A team of young engineers from South Wiltshire UTC were runners up in the recent Royal Navy University Training College Young Engineers Challenge – Operation Amphibious Angel 2017.

Team Turtle were runners up in the 14-16 year old category. The team was made up of Year 11 students Cian Quale, Harry Blackburn, Ben Matthews and Charlie Loveridge. 

Five other teams from the South Wiltshire UTC based in Salisbury also took part in the challenge: 

Vessel Spero Operatur – Cameron Alexander, Isaac Camisa, Callum Marsh, Jacob Johnson and Boneva Corby (Year 11)

HMS Whittle – Sam Waters, Lee Dickenson, Cameron Allison, Isobel Beaven and Charlotte Greenhow (Year 13)

Sitting Ducks – Daniel Waddington, Jordan Mann and Taylor Page (Year 11)

M.O.R. – Olivia Payne, Samuel Morgan, Yanouk Hennekens-Smith, George Stapleton and Samuel Webb (Year 10)

Unorthodox – Samuel Ryalls, Alex Parchment, Daniel Spooner and Harry Grannell (Year 10) 

“Everyone at the UTC is very proud of every student that took part in this event,” said Principal, Joe Mulligan. 

“Team Turtle did extremely well to come in as runners up which was just reward for the hard work they put in.”

Held in partnership with University Technical Colleges (UTCs), Young Engineers and BAE Systems, the challenge encourages young people to consider science, technology, engineering and mathematics (STEM) careers.

A total of 70 teams competed in the Challenge, with several of the teams enjoying the opportunity to experience 24 hours of naval life, including a night on board HMS Bristol.

Themed around the Royal Navy’s role of providing disaster relief, the students were tasked with designing a remote controlled vehicle capable of operating on land and water, negotiating dangerous debris and retrieving vital supplies from a safe location and deliver them to the affected island.

With the event falling in British Science Week, 10 – 19 March it gave everyone involved the chance to demonstrate how organisations such as the Royal Navy, UTC, Young Engineers and BAE Systems across the engineering industry are encouraging young people into STEM careers.

The Challenge was hosted within an aircraft hangar normally used by Air Engineering Technicians from the Defence College of Technical Training’s Royal Naval Air Engineering and Survival Equipment School (RNAESS) and in between competing, the students were given the opportunity to look at a number of aircraft and enjoy a number of interactive displays around the arena. In addition youngsters were given tours of marine engineering training facilities used by the Defence School of Marine Engineering (DSMarE) including Diesel Engines and thunderous Gas Turbines.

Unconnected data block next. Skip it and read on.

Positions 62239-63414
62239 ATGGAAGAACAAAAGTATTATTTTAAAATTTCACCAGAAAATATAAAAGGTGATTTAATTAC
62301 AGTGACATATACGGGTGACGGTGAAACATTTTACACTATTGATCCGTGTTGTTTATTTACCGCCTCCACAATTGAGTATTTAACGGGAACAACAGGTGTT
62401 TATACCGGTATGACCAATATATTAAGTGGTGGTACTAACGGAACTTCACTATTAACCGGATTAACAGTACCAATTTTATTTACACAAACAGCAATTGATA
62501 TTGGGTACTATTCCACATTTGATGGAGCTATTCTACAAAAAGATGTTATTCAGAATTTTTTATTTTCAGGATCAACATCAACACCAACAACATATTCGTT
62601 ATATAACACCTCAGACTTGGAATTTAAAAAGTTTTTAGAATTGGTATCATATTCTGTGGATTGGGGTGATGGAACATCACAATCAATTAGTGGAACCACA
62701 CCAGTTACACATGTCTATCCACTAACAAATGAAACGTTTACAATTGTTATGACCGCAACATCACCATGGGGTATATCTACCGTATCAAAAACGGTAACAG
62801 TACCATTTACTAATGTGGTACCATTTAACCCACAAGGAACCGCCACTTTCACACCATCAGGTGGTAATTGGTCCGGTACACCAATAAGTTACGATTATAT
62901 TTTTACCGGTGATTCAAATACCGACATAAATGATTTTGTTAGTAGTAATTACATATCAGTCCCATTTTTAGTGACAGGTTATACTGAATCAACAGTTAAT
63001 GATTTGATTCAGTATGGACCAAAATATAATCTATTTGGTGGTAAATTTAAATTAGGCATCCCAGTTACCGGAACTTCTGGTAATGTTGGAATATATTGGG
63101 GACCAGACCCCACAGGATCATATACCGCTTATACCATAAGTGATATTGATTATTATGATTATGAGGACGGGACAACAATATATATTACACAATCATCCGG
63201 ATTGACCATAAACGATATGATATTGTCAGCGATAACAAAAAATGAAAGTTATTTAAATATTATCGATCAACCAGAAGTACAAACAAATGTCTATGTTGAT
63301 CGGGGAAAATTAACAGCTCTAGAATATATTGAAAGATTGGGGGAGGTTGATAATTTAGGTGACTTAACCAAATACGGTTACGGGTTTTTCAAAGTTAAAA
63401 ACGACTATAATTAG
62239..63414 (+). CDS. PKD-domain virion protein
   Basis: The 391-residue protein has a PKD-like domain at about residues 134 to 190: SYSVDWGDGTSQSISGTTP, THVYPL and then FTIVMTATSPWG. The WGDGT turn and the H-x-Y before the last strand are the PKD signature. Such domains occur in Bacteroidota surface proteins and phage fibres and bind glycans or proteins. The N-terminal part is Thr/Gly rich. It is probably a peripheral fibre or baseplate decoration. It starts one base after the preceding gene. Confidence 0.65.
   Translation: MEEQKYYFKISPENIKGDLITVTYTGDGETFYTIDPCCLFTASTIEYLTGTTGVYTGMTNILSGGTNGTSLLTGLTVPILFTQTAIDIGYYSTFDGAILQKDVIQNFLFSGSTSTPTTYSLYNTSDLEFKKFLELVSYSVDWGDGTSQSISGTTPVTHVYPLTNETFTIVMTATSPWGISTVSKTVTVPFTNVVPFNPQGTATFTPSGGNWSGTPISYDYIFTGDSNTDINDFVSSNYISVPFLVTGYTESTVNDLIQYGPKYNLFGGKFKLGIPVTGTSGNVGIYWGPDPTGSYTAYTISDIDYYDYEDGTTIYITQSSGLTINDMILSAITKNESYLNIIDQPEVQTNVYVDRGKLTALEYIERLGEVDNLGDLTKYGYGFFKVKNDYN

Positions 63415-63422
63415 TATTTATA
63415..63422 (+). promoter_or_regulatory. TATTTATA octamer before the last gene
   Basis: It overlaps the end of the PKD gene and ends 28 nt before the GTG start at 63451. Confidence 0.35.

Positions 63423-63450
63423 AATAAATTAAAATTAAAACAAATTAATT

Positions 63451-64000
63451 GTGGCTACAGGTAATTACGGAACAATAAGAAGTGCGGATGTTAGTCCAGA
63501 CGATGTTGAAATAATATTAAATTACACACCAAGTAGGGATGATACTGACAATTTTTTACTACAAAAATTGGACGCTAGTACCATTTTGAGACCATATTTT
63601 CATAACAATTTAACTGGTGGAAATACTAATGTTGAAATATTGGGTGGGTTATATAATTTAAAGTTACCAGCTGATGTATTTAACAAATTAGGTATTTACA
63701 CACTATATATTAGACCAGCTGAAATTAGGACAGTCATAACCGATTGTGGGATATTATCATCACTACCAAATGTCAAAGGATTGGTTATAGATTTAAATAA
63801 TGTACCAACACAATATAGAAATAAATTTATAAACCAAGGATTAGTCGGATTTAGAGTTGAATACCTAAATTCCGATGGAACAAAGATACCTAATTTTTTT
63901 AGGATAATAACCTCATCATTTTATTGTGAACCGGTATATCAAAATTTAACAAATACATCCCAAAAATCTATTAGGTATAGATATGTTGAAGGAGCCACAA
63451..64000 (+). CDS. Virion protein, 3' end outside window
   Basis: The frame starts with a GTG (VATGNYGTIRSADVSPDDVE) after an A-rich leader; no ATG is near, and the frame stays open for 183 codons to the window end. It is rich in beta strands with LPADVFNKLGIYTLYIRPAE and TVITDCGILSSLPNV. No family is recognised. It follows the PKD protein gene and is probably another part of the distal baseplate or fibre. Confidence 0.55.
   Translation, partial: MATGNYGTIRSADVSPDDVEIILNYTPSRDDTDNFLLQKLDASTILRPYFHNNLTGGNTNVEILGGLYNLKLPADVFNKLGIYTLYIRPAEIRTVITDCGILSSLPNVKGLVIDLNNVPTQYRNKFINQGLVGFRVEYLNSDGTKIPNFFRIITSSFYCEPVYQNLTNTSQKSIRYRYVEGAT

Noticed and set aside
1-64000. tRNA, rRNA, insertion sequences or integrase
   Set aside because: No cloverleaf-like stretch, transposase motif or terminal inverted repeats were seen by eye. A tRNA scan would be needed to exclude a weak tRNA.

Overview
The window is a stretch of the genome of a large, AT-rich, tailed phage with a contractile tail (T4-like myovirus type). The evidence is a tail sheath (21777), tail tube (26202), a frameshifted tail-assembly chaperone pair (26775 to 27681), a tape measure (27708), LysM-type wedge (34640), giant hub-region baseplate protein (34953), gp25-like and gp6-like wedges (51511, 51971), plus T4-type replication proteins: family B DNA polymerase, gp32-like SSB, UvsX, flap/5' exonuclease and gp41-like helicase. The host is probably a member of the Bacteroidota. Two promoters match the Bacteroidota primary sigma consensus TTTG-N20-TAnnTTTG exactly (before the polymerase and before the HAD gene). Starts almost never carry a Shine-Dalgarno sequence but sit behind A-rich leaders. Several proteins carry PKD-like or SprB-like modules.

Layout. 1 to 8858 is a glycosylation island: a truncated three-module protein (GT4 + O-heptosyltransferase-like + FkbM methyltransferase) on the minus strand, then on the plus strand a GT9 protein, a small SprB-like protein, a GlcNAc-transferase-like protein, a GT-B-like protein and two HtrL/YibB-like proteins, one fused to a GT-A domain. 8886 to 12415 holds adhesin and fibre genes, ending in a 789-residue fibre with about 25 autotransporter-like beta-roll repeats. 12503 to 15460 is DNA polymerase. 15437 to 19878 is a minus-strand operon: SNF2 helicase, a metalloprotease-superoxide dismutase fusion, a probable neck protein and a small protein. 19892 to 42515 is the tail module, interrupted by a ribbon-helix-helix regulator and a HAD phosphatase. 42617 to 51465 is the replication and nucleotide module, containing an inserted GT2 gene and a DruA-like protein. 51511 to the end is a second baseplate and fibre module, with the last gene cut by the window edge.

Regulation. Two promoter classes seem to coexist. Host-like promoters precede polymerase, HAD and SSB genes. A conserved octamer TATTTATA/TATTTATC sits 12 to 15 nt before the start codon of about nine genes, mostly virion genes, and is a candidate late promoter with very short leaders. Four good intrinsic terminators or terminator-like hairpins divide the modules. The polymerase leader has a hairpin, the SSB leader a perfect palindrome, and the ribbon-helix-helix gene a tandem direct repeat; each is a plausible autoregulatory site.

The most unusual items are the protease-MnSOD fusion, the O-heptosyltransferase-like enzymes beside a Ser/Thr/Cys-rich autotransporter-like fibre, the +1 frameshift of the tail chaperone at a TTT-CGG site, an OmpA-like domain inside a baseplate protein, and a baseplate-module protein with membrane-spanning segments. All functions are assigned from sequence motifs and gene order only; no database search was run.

Within a display of industry apprentices up to the age of 25, Royal Navy students from the RNAESS and DSMarE and the Weapons Engineering Training Group (WETG),HMS Collingwood were put up against teams from RAF Cosford and competition sponsor BAE Systems with Cosford’s team ‘Lateral Thinking’ proving the most efficient model. 

A total of 11 prizes were presented across three categories to the teams taking part, with Flag Officer Sea Training (FOST) Rear Admiral John Clink OBE presenting the overall winners awards.

Charles Parker,CEO of UTCs Said: “It is great to see 18 UTCs sending 212 students to this event and I know they have been working really hard to get ready for it. The RN UTC Engineering Challenge is an excellent example of the practical application of the theoretical learning they have done in school. We are very grateful for all the support the Royal Navy provides, running this programme for so many UTCs and local schools.”

Assistant Chief Of Staff Training, Commodore Andy Cree Royal Navy said: “The Royal Navy is proud to support the UTC Engineering challenge at HMS Sultan. The event is about inspiring the engineers and scientists of tomorrow and encouraging innovation.   It enables the Royal Navy to highlight the variety of exciting roles and opportunities available to engineers, not just within the Royal Navy, but across the whole engineering and scientific community, which in turn, is helping to build a better future for the United Kingdom.”